LEGAL
author Andreas Tolfsen <ato@mozilla.com>
Thu, 21 May 2015 11:26:58 +0100
changeset 261260 2a81ba282e1641eb0a1905cd789e5ce2af229bbb
parent 1 9b2a99adc05e53cd4010de512f50118594756650
permissions -rw-r--r--
Bug 1153822: Adjust Marionette responses to match WebDriver protocol Introduce protocol version levels in the Marionette server. On establishing a connection to a local end, the remote will return a `marionetteProtocol` field indicating which level it speaks. The protocol level can be used by local ends to either fall into compatibility mode or warn the user that the local end is incompatible with the remote. The protocol is currently also more expressive than it needs to be and this expressiveness has previously resulted in subtle inconsistencies in the fields returned. This patch reduces the amount of superfluous fields, reducing the amount of data sent. Aligning the protocol closer to the WebDriver specification's expectations will also reduce the amount of post-processing required in the httpd. Previous to this patch, this is a value response: {"from":"0","value":null,"status":0,"sessionId":"{6b6d68d2-4ac9-4308-9f07-d2e72519c407}"} And this for ok responses: {"from":"0","ok":true} And this for errors: {"from":"0","status":21,"sessionId":"{6b6d68d2-4ac9-4308-9f07-d2e72519c407}","error":{"message":"Error loading page, timed out (onDOMContentLoaded)","stacktrace":null,"status":21}} This patch drops the `from` and `sessionId` fields, and the `status` field from non-error responses. It also drops the `ok` field in non-value responses and flattens the error response to a simple dictionary with the `error` (previously `status`), `message`, and `stacktrace` properties, which are now all required. r=jgriffin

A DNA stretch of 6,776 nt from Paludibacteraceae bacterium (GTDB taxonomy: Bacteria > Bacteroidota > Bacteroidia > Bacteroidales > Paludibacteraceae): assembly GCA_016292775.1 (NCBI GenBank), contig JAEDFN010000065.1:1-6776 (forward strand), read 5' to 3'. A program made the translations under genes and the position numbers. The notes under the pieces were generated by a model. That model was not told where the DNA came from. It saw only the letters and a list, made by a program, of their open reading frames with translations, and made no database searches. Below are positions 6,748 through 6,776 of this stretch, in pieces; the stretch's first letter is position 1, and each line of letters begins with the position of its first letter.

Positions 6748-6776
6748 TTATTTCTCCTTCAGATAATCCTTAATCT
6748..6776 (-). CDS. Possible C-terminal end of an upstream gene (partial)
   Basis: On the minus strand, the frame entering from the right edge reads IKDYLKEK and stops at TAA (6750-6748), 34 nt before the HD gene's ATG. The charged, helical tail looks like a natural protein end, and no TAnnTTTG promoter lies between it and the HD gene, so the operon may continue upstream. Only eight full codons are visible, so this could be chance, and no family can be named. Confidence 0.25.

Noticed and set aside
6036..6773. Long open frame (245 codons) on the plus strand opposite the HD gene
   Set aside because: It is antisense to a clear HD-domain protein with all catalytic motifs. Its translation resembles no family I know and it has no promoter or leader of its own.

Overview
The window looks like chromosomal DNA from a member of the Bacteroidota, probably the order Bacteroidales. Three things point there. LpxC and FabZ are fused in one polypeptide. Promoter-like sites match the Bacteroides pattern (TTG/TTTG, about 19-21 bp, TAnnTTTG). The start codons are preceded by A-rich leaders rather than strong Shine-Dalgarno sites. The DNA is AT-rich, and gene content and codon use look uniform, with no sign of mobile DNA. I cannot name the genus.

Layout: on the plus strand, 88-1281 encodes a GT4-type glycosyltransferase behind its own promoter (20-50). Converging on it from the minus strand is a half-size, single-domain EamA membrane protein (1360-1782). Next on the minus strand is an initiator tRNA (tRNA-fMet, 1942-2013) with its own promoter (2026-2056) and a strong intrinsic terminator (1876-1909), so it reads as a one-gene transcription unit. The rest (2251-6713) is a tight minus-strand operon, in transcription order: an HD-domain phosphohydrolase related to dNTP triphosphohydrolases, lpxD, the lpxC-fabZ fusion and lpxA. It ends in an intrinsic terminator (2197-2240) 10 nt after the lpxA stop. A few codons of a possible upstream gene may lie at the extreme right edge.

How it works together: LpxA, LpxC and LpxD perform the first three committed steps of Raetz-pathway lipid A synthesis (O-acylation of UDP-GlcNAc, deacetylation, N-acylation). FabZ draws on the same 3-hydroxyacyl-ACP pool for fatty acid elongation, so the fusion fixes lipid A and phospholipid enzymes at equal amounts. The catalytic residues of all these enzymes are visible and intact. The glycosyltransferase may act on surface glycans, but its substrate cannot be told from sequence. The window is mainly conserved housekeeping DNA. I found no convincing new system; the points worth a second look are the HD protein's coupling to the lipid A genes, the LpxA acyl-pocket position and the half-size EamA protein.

Please be apprised of the following Legal Notices:

A) The U.S. District Court for the Eastern District of Virginia has
ruled that the Netscape Navigator code does not infringe Wang's U.S.
Patent No. 4,751,669 ("the '669 Patent") because: 1) HTML is not
Videotex as defined by the '669 patent; 2) web servers are not central
suppliers; and 3) Navigator does not "connect," as defined by the '669
Patent, to web servers on the Internet. Wang may appeal this decision to
the Federal Circuit. Wang contended that its Patent disclosing a
"Videotex" system, is infringed by the following functionality in the
Netscape Navigator code: 1) the animated logo and status line indicators
--See Claims 1,8 and 9; 2) the "File Save As" function --See Claims
23-27; 3) Bookmarks and Rename Bookmarks in the Properties window --See
Claims 20-22; 4) storing HTML, GIF, and JPEG files and adding filename
extensions --See Claim 38

B) Intermind owns pending U.S. patent applications on communications
systems which employ metadata ("channel objects") to define a control
structure for information transfer. The Netscape code does not infringe
as released; however, modifications which utilize channel objects as
described by Intermind should be considered carefully. The following is
a statement from Intermind: "Intermind's claims fundamentally involve
the use of a control structure to automate communications. ...The
essence of Intermind's top claim is that two devices sender and receiver
have persistent storage, communicate over a network, and exchange a
control structure including metadata which describes: 1) what
information is to be updated, 2) when to update this information, and 3)
how to transfer the updated information. In addition, at least the
receiving device must be able to process the metadata in order to
perform the update determination and transfer. Any digital
communications system which incorporates all of these elements will be
covered by Intermind's patents." See Intermind.com.

C) Stac, Inc., and its licensing agent Hi/fn, own several patents which
disclose data compression methods implementing an LZS compression
algorithm, including U.S. Patent Nos. 4,701,745 and 5,016, 009 ("the
Stac Patents"). The Netscape Communicator code does not perform
compression. If you modify the Netscape source code to perform
compression, please take notice of the Stac Patents.

D) Netscape Communications Corporation ("Netscape") does not guarantee
that any source code or executable code available from the mozilla.org
domain is Year 2000 compliant.